Lyft has announced changes in its safety policies following a lawsuit filed by 14 women saying that the company did not do enough to protect them from sexual assault by drivers.
The lawsuit, filed in San Francisco Superior Court, alleged that Lyft allowed known sexual predators to work as drivers, as well as concealed complaints of sexual assault and adopted policies designed to silence victims.
One of the plaintiffs, named Kim, said in a press conference last week she was assaulted after celebrating her 25th birthday in Salt Lake City in December 2018. While the driver was later convicted of misdemeanor battery, Kim said Lyft declined to say whether he was barred from Lyft's platform and claimed that police told her the driver continued to work for Lyft while the criminal case against him was pending.
Mary Winfield, Lyft's head of Trust & Safety, noted in a statement to ABC News when the lawsuits were filed that Lyft is "committed to providing safe transportation."
“What the victims describe is terrifying and has no place in the Lyft community," she said of the allegations made in the lawsuit. "One in six women will face some form of sexual violence in their lives — behavior that’s unacceptable for our society and on our platform."
The company said it would begin offering sexual harassment prevention training available to riders and drivers. Lyft also screens all driver applicants for criminal offenses and does an annual criminal background check, as well as adding recent measures to prevent drivers from providing a fraudulent identity.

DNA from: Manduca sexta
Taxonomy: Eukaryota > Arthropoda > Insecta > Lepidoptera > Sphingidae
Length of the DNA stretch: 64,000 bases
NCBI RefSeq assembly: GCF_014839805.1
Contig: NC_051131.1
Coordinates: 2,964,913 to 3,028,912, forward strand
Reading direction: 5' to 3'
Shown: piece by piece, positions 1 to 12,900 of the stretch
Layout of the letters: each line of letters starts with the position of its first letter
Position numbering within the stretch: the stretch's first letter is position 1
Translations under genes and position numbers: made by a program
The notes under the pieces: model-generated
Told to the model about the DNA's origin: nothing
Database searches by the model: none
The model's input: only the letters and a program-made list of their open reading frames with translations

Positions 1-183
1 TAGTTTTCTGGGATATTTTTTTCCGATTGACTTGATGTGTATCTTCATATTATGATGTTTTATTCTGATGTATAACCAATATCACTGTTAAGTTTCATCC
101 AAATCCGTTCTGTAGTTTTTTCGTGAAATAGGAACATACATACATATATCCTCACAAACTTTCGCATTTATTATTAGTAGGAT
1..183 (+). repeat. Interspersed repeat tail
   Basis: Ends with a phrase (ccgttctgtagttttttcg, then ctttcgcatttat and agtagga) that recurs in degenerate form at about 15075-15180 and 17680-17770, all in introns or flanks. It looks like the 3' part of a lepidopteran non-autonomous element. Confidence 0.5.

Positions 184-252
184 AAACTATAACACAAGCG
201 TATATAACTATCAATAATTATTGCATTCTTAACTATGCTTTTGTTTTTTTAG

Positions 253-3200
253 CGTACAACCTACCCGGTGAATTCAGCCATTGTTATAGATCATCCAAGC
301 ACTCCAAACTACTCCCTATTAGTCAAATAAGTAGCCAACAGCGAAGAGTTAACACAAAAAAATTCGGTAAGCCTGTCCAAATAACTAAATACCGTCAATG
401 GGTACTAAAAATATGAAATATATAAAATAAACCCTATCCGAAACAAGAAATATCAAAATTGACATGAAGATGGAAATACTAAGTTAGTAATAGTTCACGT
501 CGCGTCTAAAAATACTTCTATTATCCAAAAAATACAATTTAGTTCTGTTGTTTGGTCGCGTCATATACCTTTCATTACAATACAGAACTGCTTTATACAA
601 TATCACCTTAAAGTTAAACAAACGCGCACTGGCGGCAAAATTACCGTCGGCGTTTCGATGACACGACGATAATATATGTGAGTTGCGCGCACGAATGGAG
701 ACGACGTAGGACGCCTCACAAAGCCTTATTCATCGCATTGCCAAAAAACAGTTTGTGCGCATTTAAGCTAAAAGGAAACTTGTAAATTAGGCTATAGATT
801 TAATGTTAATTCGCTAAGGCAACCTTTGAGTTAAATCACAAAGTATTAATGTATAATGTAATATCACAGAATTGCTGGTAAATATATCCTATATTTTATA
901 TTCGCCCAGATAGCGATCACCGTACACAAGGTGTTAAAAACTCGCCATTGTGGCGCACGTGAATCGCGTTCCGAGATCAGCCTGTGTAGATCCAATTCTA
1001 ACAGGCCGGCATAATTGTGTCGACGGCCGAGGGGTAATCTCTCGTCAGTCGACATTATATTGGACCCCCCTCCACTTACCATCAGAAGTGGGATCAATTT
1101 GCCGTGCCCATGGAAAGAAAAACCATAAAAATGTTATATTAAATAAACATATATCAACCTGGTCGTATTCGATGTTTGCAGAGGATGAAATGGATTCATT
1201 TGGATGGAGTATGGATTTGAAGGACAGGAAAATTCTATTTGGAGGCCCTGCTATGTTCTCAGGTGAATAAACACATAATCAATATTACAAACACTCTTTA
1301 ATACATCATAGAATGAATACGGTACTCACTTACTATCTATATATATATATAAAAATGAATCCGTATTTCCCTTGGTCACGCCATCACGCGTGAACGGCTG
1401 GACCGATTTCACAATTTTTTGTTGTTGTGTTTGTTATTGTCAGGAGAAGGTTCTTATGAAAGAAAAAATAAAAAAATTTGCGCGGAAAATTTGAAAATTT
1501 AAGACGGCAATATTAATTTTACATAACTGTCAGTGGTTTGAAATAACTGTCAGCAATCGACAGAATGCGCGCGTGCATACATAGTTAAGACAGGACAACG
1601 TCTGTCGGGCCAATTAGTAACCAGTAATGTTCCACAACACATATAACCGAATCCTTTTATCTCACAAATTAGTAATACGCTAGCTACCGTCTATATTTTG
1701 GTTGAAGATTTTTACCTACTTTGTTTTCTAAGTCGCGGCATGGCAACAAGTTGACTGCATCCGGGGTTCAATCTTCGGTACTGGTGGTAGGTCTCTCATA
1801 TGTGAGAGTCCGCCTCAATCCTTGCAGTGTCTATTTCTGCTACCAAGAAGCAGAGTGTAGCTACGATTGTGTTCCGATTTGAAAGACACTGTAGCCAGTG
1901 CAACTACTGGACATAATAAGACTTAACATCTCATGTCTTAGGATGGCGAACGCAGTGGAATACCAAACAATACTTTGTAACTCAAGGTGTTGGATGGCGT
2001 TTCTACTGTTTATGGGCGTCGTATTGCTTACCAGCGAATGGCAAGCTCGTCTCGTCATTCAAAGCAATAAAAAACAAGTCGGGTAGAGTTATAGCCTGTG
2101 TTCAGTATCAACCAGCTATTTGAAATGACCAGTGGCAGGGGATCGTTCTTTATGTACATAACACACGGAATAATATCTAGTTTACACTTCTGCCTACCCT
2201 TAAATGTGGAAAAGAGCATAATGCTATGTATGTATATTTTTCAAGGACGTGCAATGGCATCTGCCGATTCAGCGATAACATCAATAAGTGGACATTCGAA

The company also said it bans drivers for harassment and violence.
"As a platform committed to providing safe transportation, we hold ourselves to a higher standard by designing products and policies to keep out bad actors, make riders and drivers feel safe, and react quickly if and when an incident does occur," Winfield said. "Our commitment is stronger than ever, as we dedicate more resources in our continued effort to ensure our riders and drivers have the safest possible experience."
The initiatives will include a way to better predict if someone needs help, providing easier access to emergency assistance and requiring sexual violence prevention education to drivers, the statement said.
Later this year, users will start to receive notices checking in on them during and after the ride, asking if they need support or emergency assistance, according to the company. Riders will also be able to access 911 from the app.
In addition, the company will partner with the Rape, Abuse & Incest National Network to ensure it is effective at educating its community "to protect against bad actors." It will also require drivers to complete mandatory community safety education, and anyone reported for violating them will be removed from the platform or required to complete additional courses.
"Safety is the cornerstone of all healthy communities, and it’s one of the key values Lyft was founded on," Zimmer said. "We don’t take lightly any instances where someone’s safety is compromised, especially in the rideshare industry, including the allegations of assault in the news last week."
In February, Lyft formed its Community Safety Program, which includes increased anti-fraud measures and requiring detailed feedback for any rides rated less than four stars.
Existing safety features the company has in place include continuous criminal monitoring, which are daily screenings for drivers that quickly notify the company for criminal convictions, license and photo verification, route location sharing, two-way ratings and anti-fraud measures, according to the company.
One in five Lyft employees are involved in work that advances the company's commitment to safety, Zimmer said.
ABC News' Edith Honan contributed to this report.